Carren's Pitch

Life by Design

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Door #3
The Cubicle, Pasig

Ronald Caringal enters The Cubicle wearing a shirt stating, “You don’t see Ronald Caringal.” True enough, Ronald prefers to take the backstage instead of the limelight when it comes to running Cubicle. He points to manager Clint Catalan, and refers to him as “the face of Cubicle”.

“A lot of people don’t know that I’m the owner,” he says, unperturbed. He even laughingly recounts an instance when a hopeful exhibiter asked him for a beer, mistaking him for the hired hand. When it comes to art, however, a spark enters Caringal’s eyes and one can see a glimpse of the fighting spirit that brought him to Utterly Art gallery in Singapore last February 2008, showing COMMITMENT reISSUES after a two-year absence from solo exhibitions.

The Cubicle takes its name from the small 10 by 12 foot space it first occupied in a beauty salon. “Initially, my family had a chain of beauty salons,” reveals Caringal to this writer’s disbelief. “When I decided that I wanted to be an artist, my relatives didn’t know what that was, so I asked for a partition [inside the salon] and encased it in glass.”

Going back further, Caringal, then a UST Advertising major, came to the critical decision to leave the institution and train himself in the arts. He candidly admits, “When I decided to become an artist, di ko alam kung anong gagawin ko (I didn’t know what I was going to do).”

Without fully understanding the system, he went around the mall-based galleries asking how he could get exhibited, to which he received either of two responses: a polite “No” or a straightforward “Di ka pa pwede dito, kasi di ka pa sikat (You can’t be exhibited here, you’re not yet famous).” Frustrated with this encountered exclusivity, he set about creating a space for upcoming artists.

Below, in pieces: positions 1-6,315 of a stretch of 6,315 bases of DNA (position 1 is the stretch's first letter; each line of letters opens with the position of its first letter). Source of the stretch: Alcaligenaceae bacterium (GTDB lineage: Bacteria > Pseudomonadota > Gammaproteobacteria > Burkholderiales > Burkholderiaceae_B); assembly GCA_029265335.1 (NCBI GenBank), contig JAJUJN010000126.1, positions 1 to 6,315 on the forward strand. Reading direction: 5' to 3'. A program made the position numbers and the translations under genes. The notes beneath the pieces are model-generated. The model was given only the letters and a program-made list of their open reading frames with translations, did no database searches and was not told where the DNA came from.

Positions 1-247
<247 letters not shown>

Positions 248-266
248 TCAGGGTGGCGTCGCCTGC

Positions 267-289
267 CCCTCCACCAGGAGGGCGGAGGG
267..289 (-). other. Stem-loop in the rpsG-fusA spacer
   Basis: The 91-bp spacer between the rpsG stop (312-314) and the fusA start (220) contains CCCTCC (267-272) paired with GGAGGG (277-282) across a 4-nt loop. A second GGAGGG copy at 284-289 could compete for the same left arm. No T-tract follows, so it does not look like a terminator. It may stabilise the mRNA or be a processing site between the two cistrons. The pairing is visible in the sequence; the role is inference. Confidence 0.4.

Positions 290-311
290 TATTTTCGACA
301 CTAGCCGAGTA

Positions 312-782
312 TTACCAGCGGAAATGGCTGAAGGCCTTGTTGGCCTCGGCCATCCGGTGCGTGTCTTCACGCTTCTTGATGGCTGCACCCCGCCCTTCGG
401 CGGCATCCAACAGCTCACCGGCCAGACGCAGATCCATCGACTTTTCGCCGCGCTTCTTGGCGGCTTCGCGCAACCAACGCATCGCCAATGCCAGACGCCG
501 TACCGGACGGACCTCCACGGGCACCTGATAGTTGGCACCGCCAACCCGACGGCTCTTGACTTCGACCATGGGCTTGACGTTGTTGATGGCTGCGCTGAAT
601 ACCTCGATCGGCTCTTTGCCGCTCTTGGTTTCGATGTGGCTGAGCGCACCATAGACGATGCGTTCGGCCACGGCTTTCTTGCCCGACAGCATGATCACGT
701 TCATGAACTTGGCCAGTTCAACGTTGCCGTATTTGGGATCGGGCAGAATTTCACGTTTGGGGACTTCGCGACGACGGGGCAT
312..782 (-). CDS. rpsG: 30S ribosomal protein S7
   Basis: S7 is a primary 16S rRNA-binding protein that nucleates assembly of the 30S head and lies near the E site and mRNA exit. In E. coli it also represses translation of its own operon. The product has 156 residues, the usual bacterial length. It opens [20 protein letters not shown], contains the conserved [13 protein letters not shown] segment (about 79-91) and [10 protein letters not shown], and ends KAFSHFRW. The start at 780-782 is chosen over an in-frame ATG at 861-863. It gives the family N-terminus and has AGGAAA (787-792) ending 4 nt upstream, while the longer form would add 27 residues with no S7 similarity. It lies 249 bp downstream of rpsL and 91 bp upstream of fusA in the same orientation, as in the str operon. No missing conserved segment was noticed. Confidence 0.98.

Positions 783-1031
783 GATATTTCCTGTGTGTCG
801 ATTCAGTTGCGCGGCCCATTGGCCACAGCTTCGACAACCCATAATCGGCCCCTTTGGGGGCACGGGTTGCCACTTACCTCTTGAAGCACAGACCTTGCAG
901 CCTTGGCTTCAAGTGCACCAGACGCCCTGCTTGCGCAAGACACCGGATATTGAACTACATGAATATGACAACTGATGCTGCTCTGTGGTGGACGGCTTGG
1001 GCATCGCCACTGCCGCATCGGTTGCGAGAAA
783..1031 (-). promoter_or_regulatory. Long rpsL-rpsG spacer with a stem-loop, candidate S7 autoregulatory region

He would go to other art openings, giving out flyers to The Cubicle’s exhibitions; and tap his network of friends to either exhibit or attend the exhibitions. Slowly, The Cubicle found a following and the small space became packed with activity. Caringal relishes the memory saying, “Masaya! Sobrang liit ng space, but every time we had an opening, ang daming taong pumupunta (It was great! The space was so small, but every time we had an opening, so many people would come).”

Since then, the Cubicle has become something of a corner office, having found a larger home in three floors of 40 to 45 square meters each. Its walls have borne the works of Poklong Ananding, Jayson Oliveria, Lena Cobangbang, and Constantino Zicarelli. As beginning artists establish themselves outside the Cubicle, Caringal makes room for other upcoming artists. He gives workshops and even runs a small program he calls Thinkfarm, where he initiates his students into the labyrinthine world of art.

The constant demand from the space leaves Caringal saying, "Nakakapagod talaga (It’s really tiring.” Financially, it has also strained Caringal to capacity. To keep the space running, he exhibits and sells his works to trusted collectors, he notes, “Ironic nga eh…I’m working to pay for a gallery na di ako nakakapag-exhibit (It’s ironic…I’m working to pay for a gallery that I don’t get to exhibit in).” Incredibly, Caringal and The Cubicle remains steadfast—his art making and directing inextricably tied together. He says, “Di ko makita sarili ko na wala ito (I can’t see myself without it).” [continued in next post]

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